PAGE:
Meta-analyses were conducted among all studies with both HIV+ and HIV- individuals. We examined the pooled associations of HIV status with clinic SBP and DBP and with ABPM-measured mean 24-hour SBP and DBP, mean daytime SBP and DBP, mean nighttime SBP and DBP, percentage nocturnal SBP and DBP declines, and non-dipping SBP pattern. For each study, the absolute differences in continuous BP phenotypes and 95% confidence intervals (CIs) were calculated between HIV+ and HIV- individuals. We also calculated odds ratios (ORs) and 95% CIs for the association between HIV+ status and a non-dipping SBP pattern. To obtain overall effect estimates, pooled weighted mean differences for continuous BP measures, ORs for non-dipping SBP pattern, and 95% CIs for all measures were calculated from inverse-variance weighted random-effects models. Heterogeneity was examined using heterogeneity I2 and chi-squared statistics. In sensitivity analyses, all meta-analysis models were re-calculated in a leave-one-out method by individually removing each included study, one at a time, to examine whether pooled estimates and heterogeneity statistics changed. Data management and analyses were conducted using SAS 9.3 (SAS Institute, Cary, NC) and Stata 13.1 (Stata Inc., College Station, TX).


The initial database search identified 267 records, of which 220 were excluded because the titles and abstracts indicated that the articles did not report ABPM measures in HIV+ individuals (Fig 1). Of the 47 remaining articles for which full-texts were retrieved, 3 were review articles, 1 was excluded because it reported ABPM measures from HIV+ individuals already included in a separate eligible article but did not have HIV- controls [18], 1 was excluded because it reported ABPM measures in HIV+ individuals in a meeting abstract without a full-text article [19], and 34 records were excluded for not reporting ABPM measures separately in HIV+ individuals. Using the remaining 8 articles, supplemental “related articles” searches produced 330 additional records for review. All 330 of these records were excluded because the titles and abstracts indicated that the articles did not report ABPM measures in HIV+ individuals. In total, of the 597 records retrieved and reviewed from the original and supplementary searches, 8 studies met the inclusion criteria for abstraction [2027].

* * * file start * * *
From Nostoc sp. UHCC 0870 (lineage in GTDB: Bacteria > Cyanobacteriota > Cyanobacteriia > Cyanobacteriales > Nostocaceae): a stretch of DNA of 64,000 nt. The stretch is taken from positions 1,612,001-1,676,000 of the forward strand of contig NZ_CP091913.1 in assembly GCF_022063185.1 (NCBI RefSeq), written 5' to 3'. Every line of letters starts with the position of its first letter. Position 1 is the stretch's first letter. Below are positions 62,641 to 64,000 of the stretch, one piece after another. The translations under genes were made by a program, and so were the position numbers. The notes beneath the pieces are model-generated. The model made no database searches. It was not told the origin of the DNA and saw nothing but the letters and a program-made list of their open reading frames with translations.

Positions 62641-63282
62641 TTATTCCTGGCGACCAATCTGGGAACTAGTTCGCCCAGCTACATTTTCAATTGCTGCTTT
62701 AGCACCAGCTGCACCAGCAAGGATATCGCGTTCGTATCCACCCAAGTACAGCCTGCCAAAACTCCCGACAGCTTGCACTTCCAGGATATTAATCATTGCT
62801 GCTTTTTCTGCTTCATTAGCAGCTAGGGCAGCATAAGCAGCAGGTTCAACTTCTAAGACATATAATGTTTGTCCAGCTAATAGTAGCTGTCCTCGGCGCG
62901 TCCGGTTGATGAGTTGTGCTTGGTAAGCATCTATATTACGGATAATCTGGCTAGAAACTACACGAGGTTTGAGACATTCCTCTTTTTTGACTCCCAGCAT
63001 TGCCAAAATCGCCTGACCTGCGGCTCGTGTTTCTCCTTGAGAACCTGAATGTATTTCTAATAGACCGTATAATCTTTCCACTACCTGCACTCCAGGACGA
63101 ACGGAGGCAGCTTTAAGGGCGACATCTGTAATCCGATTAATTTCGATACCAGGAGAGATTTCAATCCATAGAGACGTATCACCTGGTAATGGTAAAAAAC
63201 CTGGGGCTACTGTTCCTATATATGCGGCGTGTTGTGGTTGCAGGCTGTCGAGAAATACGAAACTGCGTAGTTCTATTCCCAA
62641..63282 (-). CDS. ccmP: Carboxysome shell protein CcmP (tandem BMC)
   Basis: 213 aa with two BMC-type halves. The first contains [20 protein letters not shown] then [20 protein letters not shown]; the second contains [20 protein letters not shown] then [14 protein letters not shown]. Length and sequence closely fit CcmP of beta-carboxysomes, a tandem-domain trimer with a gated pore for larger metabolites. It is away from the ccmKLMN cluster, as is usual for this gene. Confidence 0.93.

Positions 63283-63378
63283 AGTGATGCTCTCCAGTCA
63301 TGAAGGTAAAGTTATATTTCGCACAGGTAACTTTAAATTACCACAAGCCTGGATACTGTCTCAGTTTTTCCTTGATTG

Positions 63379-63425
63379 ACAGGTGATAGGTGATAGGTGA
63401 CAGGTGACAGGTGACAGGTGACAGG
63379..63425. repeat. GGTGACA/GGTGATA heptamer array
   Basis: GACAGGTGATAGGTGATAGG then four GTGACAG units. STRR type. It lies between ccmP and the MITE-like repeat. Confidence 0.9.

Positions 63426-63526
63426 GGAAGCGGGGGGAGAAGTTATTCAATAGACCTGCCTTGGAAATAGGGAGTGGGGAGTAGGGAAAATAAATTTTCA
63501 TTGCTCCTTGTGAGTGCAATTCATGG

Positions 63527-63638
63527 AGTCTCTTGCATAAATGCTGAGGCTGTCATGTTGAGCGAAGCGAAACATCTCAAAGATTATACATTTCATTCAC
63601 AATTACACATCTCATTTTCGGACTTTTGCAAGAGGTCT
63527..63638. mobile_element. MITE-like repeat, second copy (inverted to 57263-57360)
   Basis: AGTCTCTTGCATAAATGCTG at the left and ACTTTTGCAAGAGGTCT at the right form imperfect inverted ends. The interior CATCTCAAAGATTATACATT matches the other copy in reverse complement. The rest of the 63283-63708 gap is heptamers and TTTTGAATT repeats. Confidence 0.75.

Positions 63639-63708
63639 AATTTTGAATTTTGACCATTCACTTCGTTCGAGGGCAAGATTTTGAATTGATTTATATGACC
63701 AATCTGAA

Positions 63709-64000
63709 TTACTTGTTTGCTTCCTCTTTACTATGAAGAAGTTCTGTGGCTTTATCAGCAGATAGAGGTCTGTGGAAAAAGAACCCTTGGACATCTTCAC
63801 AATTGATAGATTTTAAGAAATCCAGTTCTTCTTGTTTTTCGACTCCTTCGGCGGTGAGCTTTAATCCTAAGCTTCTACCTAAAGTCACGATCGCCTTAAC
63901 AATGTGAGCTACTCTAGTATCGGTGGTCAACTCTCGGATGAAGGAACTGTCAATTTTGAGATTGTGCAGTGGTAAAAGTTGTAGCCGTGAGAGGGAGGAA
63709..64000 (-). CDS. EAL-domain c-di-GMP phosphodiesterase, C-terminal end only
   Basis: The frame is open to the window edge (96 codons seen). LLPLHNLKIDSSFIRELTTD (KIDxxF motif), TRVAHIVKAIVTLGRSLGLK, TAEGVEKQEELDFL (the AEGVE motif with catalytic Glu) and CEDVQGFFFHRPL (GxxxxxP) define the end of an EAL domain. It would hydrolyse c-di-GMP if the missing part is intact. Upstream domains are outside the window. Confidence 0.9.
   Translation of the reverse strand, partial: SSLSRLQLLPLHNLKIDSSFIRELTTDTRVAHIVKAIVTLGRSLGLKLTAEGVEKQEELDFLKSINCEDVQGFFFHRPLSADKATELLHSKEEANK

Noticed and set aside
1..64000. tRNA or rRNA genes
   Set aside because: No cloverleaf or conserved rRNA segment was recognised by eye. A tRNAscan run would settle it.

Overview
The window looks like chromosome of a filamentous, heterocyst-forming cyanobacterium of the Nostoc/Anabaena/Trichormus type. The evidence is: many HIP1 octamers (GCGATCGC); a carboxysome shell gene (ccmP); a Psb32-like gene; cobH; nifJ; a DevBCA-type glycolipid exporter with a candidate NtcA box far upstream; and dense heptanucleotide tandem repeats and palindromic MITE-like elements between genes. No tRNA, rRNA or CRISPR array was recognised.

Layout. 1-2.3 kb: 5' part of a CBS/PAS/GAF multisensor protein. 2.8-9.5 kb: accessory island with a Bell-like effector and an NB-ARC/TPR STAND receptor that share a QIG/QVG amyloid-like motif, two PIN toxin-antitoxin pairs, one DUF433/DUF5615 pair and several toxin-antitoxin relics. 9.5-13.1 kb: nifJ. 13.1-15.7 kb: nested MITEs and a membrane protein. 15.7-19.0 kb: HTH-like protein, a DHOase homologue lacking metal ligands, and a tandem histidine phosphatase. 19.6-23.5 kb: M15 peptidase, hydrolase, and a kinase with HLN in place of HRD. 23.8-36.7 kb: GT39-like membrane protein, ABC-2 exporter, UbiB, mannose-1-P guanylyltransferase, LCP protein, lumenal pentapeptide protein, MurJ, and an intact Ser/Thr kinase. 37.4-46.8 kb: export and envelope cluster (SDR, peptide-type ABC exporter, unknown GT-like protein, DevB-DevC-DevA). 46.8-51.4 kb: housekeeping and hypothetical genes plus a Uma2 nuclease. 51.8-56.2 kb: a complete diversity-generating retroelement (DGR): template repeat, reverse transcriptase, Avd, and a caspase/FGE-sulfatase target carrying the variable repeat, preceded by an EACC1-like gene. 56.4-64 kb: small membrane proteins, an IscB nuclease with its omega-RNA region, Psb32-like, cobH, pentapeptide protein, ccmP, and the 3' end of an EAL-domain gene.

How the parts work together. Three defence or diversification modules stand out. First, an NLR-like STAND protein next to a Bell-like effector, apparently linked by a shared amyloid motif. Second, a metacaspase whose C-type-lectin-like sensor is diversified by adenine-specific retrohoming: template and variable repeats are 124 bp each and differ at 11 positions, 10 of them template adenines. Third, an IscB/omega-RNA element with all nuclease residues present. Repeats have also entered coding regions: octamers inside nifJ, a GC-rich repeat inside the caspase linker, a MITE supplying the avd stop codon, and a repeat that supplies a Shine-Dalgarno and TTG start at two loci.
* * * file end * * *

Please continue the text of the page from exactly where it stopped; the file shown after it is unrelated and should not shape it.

Fig 1. Flow of information for the systematic literature review of ambulatory blood pressure monitoring (ABPM) in HIV+ individuals.

Manner, 2010 was not eligible because it consisted of the same 77 HIV+ individuals as in Baekken, 2009 but did not include an HIV- comparison group. Measures reported only in Manner, 2010 are included in S1 Table. ††Nurenburg, 2015 was not eligible because it was an abstract reported in a supplemental issue of the Journal of Hypertension as a handbook for the 2015 European Society for Hypertension meeting.

Study Characteristics

Of the 8 eligible studies, 7 were conducted in Europe [20, 2227] and 1 in South Africa (Table 1) [21]. All studies were conducted through university-based hospitals or clinics; 6 studies were conducted in a single center [2022, 24, 26, 27] and 2 studies were conducted in multi-center collaborations [23, 25]. Seven studies reported results from cross-sectional observational data [20, 2227] and 1 study reported the results from data collected as part of a prospective single-arm 6 month ART trial [21]. The 8 eligible studies were published between 2008 and 2014. The number of HIV+ individuals in each study ranged from 40 to 100. The mean age of individuals in each study ranged from 31 to 51 years. Of the 8 studies, 4 were restricted to people with hypertension [20, 2527], 2 were restricted to individuals without hypertension [21, 23], 1 included equal numbers of patients with and without hypertension [24], and 1 did not report the prevalence of hypertension [22]. All studies excluded individuals taking antihypertensive medication. In 6 of the 8 studies, at least 80% of the HIV+ individuals were taking ART [20, 22, 2427] and 1 study was restricted to individuals not taking ART. For the remaining study, which reported ABPM measures in individuals before and after 6 months of ART, cross-sectional baseline data of ART-naïve individuals were abstracted and used for the current meta-analyses [21].

Table 1. Characteristics of studies reporting ambulatory blood pressure monitoring measures in HIV+ individuals.

Seven of the 8 studies included an HIV- comparison group [2026]. Of these 7 studies, 2 did not match HIV- and HIV+ individuals on any variables [20, 25]. The remaining 5 studies matched HIV- and HIV+ individuals on varying combinations of age, gender, body mass index, smoking, socio-economic status, clinic BP, and mean 24-hour BP [2124, 26].